I am still struggling to grasp the difference between df.geometry.buffer and df.geometry.scale.

They can both be used to increase the size of a polygon but how are they different?

While in df.geometry.scale(xfact=1.01, yfact=1.01, zfact=1.01, origin='center') we know how much we could increase the size from the origin but in buffer it is unclear to me. For example, how much does df.geometry.buffer(0.001) increase the polygon? how can I check the final result?

Can someone clarify?

  • 1
    One scale the geometry by a factor (and can use different scale on each axis) while the other expend the feature by a fixed distance (as the distance is in the CRS unit this probably shouldn't be directly used with feature on a geographic CRS)
    – J.R
    Commented Feb 23, 2023 at 11:38

1 Answer 1

import geopandas as gpd
import shapely
import matplotlib.pyplot as plt

geoms = ["Polygon ((716228 7200069, 716072 7198883, 717168 7198760, 716228 7200069))",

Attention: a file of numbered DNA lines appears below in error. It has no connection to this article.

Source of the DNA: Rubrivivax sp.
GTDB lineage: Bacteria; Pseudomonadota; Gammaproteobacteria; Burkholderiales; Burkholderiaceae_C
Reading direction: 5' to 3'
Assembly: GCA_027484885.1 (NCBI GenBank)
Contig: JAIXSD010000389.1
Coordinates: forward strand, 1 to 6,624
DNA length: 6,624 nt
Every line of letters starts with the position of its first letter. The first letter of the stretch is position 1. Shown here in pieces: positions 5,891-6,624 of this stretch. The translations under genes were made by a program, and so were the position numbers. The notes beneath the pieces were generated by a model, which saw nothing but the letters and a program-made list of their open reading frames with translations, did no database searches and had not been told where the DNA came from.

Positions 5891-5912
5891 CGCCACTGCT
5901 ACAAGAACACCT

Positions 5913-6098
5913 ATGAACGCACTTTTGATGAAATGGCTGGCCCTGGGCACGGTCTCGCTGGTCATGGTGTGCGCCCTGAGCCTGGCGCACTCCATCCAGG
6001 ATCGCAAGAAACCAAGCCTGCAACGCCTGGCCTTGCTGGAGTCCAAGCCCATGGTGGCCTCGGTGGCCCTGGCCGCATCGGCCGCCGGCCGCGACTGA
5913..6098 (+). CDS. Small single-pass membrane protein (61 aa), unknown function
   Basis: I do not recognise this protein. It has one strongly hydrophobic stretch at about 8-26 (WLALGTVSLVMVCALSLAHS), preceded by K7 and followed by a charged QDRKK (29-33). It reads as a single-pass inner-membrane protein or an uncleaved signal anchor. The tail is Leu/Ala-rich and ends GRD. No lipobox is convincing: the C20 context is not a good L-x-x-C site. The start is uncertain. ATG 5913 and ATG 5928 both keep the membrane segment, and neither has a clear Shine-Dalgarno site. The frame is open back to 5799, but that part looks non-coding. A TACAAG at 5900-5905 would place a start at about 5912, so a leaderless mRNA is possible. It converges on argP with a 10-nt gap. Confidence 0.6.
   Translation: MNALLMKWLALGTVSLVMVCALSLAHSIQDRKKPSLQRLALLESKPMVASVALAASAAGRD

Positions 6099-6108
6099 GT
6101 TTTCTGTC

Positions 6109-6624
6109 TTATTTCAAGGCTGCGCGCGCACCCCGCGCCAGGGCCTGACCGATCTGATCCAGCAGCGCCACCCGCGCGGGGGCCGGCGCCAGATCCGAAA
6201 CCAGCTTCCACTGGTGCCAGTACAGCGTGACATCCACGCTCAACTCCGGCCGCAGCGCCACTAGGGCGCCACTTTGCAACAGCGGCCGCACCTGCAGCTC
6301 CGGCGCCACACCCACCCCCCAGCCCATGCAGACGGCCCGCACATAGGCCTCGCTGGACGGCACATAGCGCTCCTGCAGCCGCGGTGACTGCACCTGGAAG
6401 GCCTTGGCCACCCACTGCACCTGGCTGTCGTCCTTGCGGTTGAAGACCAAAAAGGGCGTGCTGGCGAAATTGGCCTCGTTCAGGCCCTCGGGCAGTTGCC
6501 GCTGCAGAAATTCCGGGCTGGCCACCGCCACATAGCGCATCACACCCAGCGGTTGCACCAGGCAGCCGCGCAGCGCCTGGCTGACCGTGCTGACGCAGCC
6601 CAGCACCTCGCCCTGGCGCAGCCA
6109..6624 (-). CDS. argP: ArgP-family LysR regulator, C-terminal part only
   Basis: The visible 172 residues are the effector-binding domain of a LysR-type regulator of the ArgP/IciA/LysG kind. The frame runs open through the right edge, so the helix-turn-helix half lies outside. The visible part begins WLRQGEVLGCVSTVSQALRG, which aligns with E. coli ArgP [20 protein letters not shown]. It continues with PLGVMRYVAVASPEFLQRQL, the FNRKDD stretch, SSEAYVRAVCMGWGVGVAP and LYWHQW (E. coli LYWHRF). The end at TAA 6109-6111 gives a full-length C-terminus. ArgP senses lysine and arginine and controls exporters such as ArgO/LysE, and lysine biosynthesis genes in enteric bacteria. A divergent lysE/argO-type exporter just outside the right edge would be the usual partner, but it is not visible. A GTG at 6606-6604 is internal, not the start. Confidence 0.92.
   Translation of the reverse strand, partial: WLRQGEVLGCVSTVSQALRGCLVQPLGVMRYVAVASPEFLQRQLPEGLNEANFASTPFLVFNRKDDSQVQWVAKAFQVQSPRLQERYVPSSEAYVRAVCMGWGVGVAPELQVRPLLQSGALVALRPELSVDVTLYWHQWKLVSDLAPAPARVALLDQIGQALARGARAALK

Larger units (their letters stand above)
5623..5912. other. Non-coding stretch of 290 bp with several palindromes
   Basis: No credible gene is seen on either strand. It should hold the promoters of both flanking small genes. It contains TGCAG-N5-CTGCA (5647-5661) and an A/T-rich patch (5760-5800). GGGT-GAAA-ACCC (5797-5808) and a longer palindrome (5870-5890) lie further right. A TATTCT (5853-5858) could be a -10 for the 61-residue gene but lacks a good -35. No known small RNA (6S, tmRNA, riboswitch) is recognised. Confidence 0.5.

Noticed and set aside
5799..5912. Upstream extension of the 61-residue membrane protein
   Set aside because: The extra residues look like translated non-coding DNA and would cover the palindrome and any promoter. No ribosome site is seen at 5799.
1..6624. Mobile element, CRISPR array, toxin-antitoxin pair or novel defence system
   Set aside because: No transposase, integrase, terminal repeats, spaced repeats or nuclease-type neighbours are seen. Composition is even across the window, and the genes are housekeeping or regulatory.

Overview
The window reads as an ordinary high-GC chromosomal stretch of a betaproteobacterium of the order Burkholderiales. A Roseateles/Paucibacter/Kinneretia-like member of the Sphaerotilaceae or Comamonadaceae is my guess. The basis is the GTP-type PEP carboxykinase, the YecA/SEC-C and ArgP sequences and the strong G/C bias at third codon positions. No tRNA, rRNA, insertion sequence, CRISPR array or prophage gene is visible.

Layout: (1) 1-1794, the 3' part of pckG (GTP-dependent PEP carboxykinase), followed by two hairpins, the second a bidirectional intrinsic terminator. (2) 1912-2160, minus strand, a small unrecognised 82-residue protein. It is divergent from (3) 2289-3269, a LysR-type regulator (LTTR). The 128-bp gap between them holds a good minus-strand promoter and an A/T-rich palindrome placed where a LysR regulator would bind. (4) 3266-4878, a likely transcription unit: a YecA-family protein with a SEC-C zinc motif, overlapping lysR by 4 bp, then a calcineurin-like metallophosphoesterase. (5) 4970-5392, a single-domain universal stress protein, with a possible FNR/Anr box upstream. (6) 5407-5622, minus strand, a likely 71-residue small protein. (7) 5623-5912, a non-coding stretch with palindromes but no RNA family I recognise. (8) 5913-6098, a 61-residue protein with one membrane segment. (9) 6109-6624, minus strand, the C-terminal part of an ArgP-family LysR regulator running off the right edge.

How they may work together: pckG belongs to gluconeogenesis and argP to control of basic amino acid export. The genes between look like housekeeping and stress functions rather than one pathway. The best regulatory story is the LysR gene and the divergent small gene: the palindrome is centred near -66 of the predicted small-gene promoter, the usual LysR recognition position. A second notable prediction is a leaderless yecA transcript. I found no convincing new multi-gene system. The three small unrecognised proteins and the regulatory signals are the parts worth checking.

"Polygon ((714718 7200461, 713185 7199633, 714617 7200136, 713868 7199342, 714875 7200270, 714718 7200461))",
         "LineString (713487 7197585, 713610 7198659, 713968 7197541, 714192 7198547)"]
geoms = [shapely.wkt.loads(x) for x in geoms]

df = gpd.GeoDataFrame(geometry=geoms, crs=3006)

fig, ax = plt.subplots(figsize=(15, 15))
df.plot(ax=ax, color="blue")

When you buffer you get a polygon with "all points within a given distance of each geometric object." Imagine walking around the feature always at a fixed distance from it.

for distance in range(50,250,50):
    df.buffer(distance).plot(ax=ax, alpha=0.2)

enter image description here

My coordinate system have meters as units so buffer(50) means buffer with 50 meters.

When you scale the entire shape is enlarged or smallen. It is like you are zooming in or out, the shape is not changed, the corners stay the same etc.

for scale in range(11, 15, 1):
    df.scale(xfact=scale/10, yfact=scale/10).plot(ax=ax, alpha=0.1, color="green")

The units are factors in x, y, z dimensions. 1.5 means scale 150 %.

enter image description here

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